display started acting up. It sometimes goes all red, sometimes it fades
to black or almost black, most of the time it just throws up garbled
data to the display. Very frustrating as this started about the time I
was ready to try it out. I went back online and did a bit more fishing
for info, found that cooling the handbox down in the fridge sometimes
help, then do a reset and then re-update. Well, I found that cooling it
down makes the display work for a while but eventually it stops again or
gets garbled after 10-15 minutes, sometimes much less. I had trouble
sourcing a replacement lcd display as does everyone else looking for
these things, then I read something about AutoStar Suite can control the
handbox from the computer.  I searched and found a web edition of
Autostar Suite, I think it was on Meade's website, about 220mb or so. It
was free to my delight, I wasn't sure if it would work or help me but it
has been a Godsend as I can use it to drive the handbox just like I was
using the real thing. I downloaded and installed it on my XP Windows
side of my Mac and it fired right up and connected with zero problems. I
work with computers for a living and was pleasantly surprised it worked
without a bunch of headaches that I expected I would encounter.

I would like to ask you if you agree with me that the only thing wrong
on my handbox is the display or the cable to the display because I get
no garbled text on my laptop when using the handbox controller of
Autostar Suite, it simply works every time. I just plug it in, the scope
is on and Autostar is running, I don't do a special chant or anything
when firing it up and hoping everything talks to each other. I even
clicked the "Speech" checkbox at the bottom of the Autostar Suite's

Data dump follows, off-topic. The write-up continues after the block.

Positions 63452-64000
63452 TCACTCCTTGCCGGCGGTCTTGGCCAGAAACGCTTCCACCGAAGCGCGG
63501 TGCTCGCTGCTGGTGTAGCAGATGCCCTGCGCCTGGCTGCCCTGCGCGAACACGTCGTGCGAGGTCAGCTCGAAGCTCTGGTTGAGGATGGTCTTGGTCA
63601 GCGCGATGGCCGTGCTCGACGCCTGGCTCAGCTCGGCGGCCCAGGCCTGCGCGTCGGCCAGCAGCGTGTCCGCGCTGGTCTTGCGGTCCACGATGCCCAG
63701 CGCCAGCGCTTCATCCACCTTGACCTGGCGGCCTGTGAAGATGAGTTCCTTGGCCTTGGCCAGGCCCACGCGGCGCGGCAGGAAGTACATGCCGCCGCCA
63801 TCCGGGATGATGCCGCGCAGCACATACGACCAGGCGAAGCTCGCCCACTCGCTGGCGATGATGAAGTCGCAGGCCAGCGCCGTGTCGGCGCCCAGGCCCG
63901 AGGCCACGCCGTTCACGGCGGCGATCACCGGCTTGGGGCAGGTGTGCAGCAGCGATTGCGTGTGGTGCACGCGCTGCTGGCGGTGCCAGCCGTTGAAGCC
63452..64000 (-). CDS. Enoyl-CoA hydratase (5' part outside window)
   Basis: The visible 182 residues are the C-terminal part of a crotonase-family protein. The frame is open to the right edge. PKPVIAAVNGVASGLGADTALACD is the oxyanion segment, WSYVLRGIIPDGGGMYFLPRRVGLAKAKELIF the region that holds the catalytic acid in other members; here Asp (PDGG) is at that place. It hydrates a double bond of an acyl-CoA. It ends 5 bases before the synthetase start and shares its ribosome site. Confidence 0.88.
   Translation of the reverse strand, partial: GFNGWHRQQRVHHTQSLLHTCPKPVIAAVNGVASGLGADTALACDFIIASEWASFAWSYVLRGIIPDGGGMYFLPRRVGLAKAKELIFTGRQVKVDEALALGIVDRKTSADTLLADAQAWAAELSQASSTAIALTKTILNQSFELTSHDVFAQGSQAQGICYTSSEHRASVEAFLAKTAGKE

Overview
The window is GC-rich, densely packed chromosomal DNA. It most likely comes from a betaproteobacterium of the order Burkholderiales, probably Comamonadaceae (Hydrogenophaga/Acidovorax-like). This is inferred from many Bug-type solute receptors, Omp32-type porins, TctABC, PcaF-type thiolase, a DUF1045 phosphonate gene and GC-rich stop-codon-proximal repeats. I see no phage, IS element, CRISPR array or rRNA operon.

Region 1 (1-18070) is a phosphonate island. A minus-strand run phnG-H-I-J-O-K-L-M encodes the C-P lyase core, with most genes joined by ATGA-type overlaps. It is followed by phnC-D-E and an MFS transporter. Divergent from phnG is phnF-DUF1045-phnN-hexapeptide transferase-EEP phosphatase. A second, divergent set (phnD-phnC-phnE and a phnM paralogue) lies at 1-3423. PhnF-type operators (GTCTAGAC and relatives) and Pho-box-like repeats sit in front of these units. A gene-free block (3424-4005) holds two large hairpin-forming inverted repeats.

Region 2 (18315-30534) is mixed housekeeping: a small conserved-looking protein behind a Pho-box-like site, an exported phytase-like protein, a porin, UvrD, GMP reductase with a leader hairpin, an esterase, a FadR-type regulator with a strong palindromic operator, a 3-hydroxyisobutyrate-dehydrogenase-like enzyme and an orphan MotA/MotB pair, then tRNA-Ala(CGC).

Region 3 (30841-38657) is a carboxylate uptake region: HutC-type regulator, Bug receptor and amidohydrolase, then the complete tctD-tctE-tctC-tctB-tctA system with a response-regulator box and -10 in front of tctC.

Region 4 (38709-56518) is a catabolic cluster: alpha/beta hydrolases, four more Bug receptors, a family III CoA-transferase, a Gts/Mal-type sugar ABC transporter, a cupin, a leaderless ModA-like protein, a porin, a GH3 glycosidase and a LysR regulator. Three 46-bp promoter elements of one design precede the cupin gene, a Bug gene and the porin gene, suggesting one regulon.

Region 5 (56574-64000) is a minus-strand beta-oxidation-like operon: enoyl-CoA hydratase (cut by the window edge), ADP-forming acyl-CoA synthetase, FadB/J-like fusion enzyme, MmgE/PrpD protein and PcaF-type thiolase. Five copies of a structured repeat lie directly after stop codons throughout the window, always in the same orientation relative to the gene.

handbox controller and the damn thing started talking to me! Sweet! 

That is what I wanted to share with you, maybe others can get their
Mac's running Autostar, StarPatch, etc. running at least OS 10.7.4 and
VMWare Fusion 3.4 or 3.5 version, I forget which it is.

Now the second part, I have my scope built and modded with the DS motors
and worm gear reduction on both axis. I used the stock RA worm gear and
worm shaft. I removed the control box, the motor and encoders that are
stock on the 10" StarFinder EQ. I mated a DS motor to a new worm shaft
that has the Meade DS plastic output gear on one end and the shaft goes
into the stock worm shaft support block, the worm slips over the shaft
and is pinned to the shaft. I had no idea if I could have used the stock
RA motor and encoder, didn't really want to try it as I worried I could
damage either the handbox or the stock RA motor/encoder unit or both.

Next I made a bracket for the DEC motor, also a DS motor, I used the
small Meade 60 tooth spur gears found on the DS2000 scope when I gutted
it for parts, I used the stock shaft the 60 tooth gear came on and found
a bearing the right size to fit on the large flat shoulder part plus a
smaller bearing for the very end so it has two ball bearings supporting
the output shaft. The output shaft has a 15 tooth timing belt pulley and
I used a Gates 130XL belt and a 30 tooth nylon timing pulley I drilled
out and bolted it to my DEC circle ring. Works as intended with minimal
backlash but I think I can compensate for the backlash.

The real problem I have is and I don't know if you can help or not is my
calculated gear ratios seem off. If I setup a 2 star alignment I home
the scope to point to the north star then pick Vega, it slews towards
Vega  but doesn't get very close. I have to manually move it a good bit,
sometimes the width of my fist at arms length is as close as it's came
to aligning to Vega from German North. Then I may pick Deneb or Altair
for my second star and again it seems to overshoot on the RA and the DEC
is close but not right either. Sometimes it will error on alignment,